Modern rifle cartridge design

Q I have noticed that the latest cartridges all have sharper shoulder angles and minimum body taper. What are the main advantages of this modernisation? Also, most of these new cartridges should be classed as being “over-bore capacity” which we know results in very short barrel life. What case capacity would you consider ideal in different calibres with regard to obtaining the best balance of performance and barrel life?
– Oliver Standish

A New cartridges generally feature a sharper shoulder angle of from 25 to 35 degrees. Theoretically, the sharply angled shoulder tends to hold the powder within the case and provide a little extra time to achieve better combustion. And with light to medium weight bullets the abrupt shoulder retains the powder while pressures build up behind the moderate weight bullet. It is significant, therefore, that all of the better performers among the magnum cartridges all feature shoulders with 25-35 degree angles. Minimum body taper not only provides greater powder capacity, but has the advantage of allowing the cartridge to extract more easily. Many high intensity magnum cartridges now use cases with a taper of only 0.0075-inch per inch. Cartridges that are over-bore capacity inevitably run into the law of diminishing returns, which is why barrel life of so-called super- magnums such as the 7mm STW etc rarely exceeds 800 rounds. It has pretty well been established that a .30-calibre cartridge is most efficient with a maximum capacity of 70gn of powder; the .25 calibre between 50 and 55 grains; and the .224 family not more than 40 grains. Go over these limits and the ratio between load and performance usually shows a deterioration in case and barrel life. Cartridges like the .308 Norma Magnum, .257 Roberts and .22-250 represent the optimum ratio between the total volume of the case and that of the bore because they have a high expansion ratio which is most desirable. Low expansion as in over-bore cartridges is not, as they give reduced barrel and case life and show a marked degree of inflexibility in their loadings.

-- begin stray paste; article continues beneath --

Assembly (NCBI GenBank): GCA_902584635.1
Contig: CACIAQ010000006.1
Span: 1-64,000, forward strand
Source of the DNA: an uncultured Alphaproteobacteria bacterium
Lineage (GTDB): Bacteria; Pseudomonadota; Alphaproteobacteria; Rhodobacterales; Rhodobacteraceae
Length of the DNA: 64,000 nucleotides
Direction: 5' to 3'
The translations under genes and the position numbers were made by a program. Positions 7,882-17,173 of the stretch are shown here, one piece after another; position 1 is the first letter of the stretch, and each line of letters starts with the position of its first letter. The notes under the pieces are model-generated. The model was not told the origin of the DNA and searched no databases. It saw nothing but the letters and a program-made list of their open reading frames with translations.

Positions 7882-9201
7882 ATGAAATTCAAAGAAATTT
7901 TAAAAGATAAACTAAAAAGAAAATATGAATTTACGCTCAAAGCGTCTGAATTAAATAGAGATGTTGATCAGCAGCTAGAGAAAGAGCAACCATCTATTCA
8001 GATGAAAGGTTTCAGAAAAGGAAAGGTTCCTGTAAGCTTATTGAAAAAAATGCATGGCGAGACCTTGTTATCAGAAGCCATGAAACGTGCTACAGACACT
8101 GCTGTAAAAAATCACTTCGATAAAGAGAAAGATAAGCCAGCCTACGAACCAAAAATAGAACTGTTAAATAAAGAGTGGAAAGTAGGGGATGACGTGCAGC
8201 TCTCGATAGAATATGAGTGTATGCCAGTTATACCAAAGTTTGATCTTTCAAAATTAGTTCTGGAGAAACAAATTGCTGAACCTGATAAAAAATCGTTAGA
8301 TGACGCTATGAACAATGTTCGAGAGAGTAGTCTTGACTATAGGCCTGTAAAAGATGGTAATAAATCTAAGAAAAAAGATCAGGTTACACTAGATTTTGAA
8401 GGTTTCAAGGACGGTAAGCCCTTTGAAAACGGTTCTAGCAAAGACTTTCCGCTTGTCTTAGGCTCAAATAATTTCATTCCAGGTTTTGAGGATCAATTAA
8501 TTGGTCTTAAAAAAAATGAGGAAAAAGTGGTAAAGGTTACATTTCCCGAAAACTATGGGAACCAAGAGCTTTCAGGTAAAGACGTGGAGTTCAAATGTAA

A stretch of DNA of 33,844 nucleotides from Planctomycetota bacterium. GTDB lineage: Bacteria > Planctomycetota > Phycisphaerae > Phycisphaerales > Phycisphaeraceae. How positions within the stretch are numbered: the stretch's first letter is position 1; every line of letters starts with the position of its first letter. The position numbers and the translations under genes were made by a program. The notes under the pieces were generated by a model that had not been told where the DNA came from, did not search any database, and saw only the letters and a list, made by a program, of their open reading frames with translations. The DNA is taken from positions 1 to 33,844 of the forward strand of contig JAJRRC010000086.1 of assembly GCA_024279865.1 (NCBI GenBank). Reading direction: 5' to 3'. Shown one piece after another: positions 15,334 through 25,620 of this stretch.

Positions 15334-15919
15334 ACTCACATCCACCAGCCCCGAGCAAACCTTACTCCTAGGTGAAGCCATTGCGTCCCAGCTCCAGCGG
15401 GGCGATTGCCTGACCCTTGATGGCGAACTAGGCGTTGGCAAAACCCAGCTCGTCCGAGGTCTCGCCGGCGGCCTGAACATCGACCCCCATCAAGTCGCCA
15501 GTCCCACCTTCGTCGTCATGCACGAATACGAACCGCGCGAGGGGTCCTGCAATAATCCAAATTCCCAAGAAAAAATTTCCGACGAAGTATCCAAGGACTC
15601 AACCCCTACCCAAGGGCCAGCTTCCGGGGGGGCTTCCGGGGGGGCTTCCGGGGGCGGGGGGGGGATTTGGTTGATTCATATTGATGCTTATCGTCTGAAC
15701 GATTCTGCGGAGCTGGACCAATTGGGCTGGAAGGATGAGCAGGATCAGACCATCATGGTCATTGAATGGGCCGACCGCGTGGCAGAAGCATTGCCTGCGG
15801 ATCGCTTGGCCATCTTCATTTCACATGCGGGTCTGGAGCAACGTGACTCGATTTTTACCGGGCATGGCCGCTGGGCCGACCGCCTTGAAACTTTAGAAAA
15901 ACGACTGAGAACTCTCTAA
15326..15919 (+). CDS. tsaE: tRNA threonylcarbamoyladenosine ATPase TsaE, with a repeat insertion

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Nick Harvey

The late Nick Harvey (1931-2024) was one of the world's most experienced and knowledgeable gun writers, a true legend of the business. He wrote about firearms and hunting for about 70 years, published many books and uncounted articles, and travelled the world to hunt and shoot. His reloading manuals are highly sought after, and his knowledge of the subject was unmatched. He was Sporting Shooter's Technical Editor for almost 50 years. His work lives on here as part of his legacy to us all.